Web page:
GETTING READY—Jerad Gleckler pounds nails to secure a string of holiday lights on the side of the Wakefield Park concession stand while other members of the Volunteer Club and others hold them in place. The volunteers showed up Sunday afternoon to string lights at the park. The decorating project will continue this Sunday. Denise Walsh is in charge of the effort this year.

Morenci city council 7.16

Written by David Green.


Complaints from neighbors on W. Congress Street led police to the discovery of about 20 cats in a home—nearly all infected with either feline leukemia or giardia, or both.

Morenci Chief of Police Larry Weeks told council members Monday about a situation in the 200 block of W. Congress Street that resulted in the removal of the animals.

Weeks said the city doesn’t have regulations regarding cats as it does for dogs, but he took action due to health concerns. Because the giardia parasite can be passed on to humans, he believed there was a potential health hazard to people in the neighborhood.

He cited the city’s “emergency abatement” ordinance that allowed him to take immediate action.

About 20 cats were seized and nearly all tested positive for one or both of the diseases. Only four survived.

Concern was expressed that not all of the resident’s cat were in the house at the time, so Weeks gave neighbors permission to live trap cats and then call the police department for removal and testing.

Weeks said he’s looking at potential criminal charges for animal neglect. The county health department has offered to help the cat owner if she chooses to receive it.

Weeks said giardia causes stomach cramps and loss of appetite, but it’s not life-threatening and can be cured with antibiotics.

Weeks was assisted by county animal control officers and Dr. Sherilyn Shoemaker of Morenci Veterinary Clinic. Weeks urged council members to send a note of thanks to Dr. Shoemaker.

She was under no obligation to help, he said, but as a member of the community, she felt it was her duty to assist.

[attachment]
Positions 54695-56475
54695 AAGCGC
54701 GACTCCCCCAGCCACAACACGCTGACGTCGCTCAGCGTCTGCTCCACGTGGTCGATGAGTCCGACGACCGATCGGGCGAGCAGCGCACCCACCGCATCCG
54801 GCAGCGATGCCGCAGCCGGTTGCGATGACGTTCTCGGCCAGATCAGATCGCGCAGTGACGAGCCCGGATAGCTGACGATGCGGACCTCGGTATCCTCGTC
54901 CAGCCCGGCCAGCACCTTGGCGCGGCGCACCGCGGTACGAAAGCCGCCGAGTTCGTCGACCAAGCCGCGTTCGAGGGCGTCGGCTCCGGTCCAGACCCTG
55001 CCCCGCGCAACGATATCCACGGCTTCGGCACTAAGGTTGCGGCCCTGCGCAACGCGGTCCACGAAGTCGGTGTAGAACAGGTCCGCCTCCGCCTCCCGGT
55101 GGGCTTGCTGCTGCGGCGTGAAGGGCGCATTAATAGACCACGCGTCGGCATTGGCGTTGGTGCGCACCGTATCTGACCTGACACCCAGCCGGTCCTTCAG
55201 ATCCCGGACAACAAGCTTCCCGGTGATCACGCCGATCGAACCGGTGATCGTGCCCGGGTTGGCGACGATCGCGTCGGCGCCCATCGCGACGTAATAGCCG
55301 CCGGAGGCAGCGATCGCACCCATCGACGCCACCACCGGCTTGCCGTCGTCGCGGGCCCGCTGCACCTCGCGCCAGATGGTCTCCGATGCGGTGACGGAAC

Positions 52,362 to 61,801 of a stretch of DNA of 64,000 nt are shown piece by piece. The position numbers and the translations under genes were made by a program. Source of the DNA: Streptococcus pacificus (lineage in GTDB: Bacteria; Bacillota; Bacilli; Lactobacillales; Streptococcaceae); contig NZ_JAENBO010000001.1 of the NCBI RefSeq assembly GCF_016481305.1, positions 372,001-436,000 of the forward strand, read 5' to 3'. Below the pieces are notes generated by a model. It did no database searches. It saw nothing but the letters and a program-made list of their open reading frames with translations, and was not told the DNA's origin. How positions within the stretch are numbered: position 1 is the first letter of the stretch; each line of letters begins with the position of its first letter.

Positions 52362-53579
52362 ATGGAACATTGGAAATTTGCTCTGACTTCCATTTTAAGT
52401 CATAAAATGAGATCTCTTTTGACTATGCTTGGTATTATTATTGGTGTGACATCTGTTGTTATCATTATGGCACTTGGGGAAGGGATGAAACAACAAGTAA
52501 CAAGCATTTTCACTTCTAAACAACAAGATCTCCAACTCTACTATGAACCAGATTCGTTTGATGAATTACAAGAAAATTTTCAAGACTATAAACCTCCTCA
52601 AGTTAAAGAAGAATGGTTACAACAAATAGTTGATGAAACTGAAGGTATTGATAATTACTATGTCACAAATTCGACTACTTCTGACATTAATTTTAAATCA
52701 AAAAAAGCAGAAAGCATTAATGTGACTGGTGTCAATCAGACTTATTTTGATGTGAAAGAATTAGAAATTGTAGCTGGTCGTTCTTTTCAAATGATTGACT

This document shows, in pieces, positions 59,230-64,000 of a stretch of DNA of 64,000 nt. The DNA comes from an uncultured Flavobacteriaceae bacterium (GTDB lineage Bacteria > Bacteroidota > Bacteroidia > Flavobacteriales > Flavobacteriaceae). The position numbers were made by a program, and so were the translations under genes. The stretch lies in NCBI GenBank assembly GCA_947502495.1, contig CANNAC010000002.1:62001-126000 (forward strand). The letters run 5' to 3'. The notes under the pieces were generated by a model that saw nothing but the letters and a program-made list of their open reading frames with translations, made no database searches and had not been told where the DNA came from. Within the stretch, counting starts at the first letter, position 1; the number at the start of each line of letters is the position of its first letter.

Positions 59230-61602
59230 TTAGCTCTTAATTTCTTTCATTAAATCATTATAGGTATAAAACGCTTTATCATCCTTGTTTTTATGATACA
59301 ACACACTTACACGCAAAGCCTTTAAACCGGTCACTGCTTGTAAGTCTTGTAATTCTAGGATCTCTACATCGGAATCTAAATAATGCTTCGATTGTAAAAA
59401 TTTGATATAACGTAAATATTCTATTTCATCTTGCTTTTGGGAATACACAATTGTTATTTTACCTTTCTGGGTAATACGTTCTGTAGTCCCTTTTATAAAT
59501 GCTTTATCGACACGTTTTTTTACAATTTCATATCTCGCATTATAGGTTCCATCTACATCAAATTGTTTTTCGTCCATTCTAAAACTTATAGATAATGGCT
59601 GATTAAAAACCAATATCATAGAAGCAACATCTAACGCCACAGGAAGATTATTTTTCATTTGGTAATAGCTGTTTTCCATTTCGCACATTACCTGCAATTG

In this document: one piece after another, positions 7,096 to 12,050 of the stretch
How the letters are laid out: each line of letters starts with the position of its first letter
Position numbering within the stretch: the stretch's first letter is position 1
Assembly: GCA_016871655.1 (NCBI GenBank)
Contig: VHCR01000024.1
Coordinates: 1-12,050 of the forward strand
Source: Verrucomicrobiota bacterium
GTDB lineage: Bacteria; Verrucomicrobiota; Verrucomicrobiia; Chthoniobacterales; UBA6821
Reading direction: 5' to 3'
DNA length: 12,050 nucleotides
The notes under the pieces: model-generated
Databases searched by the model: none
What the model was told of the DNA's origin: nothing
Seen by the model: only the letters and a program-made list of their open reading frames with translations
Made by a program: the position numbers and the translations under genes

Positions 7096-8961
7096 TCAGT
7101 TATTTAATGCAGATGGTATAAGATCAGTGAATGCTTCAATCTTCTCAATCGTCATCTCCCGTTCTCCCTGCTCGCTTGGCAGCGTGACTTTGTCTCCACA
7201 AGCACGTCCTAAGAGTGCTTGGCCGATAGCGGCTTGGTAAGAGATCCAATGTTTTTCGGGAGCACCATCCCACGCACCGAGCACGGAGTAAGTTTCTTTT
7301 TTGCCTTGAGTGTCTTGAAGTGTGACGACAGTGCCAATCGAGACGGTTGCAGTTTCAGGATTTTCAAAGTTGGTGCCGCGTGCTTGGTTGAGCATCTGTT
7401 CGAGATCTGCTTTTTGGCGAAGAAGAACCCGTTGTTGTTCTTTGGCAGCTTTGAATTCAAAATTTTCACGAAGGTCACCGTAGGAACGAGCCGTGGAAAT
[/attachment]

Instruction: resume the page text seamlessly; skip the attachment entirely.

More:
“I hope people will praise her efforts and proactive role in protecting the health of the community,” he said.

CONTRACT—Council members approved a three-year contract with the DPW union, calling for a three percent wage increase each year. The pact increases employee’s co-pay for medications and requires employees to contribute more to their retirement account in order to receive the full six percent contribution from the city.

LEASE—Council voted to renew a property lease to TNG Technologies for the city-owned industrial building on Chestnut Street, behind Wakefield Park.

The company will pay $2,000 a month for a two-year lease, plus a late fee of $250 a month, if applicable. The contract includes an at-will early termination clause with a 60-day notice.

Because the company is in arrears in rent currently, the city agreed to a $7,000 promissory note that must be repaid within 12 months.

REVIEW—The Board of Review will meet at 9:30 a.m. July 23 to consider errors and omissions only.

CANDIDATE—County road commission candidate Don Isley was present at the council meeting, urging those in attendance to consider his past experience on the commission.

RIVERSIDE—The Bean/Tiffin Watershed Coalition was named to coordinate volunteer projects at Riverside Natural Area. David Green was named as the contact person and he will inform city superintendent Barney Vanderpool of any projects.

An Eagle Scout candidate intends to do work at the park, including construction of a picnic table.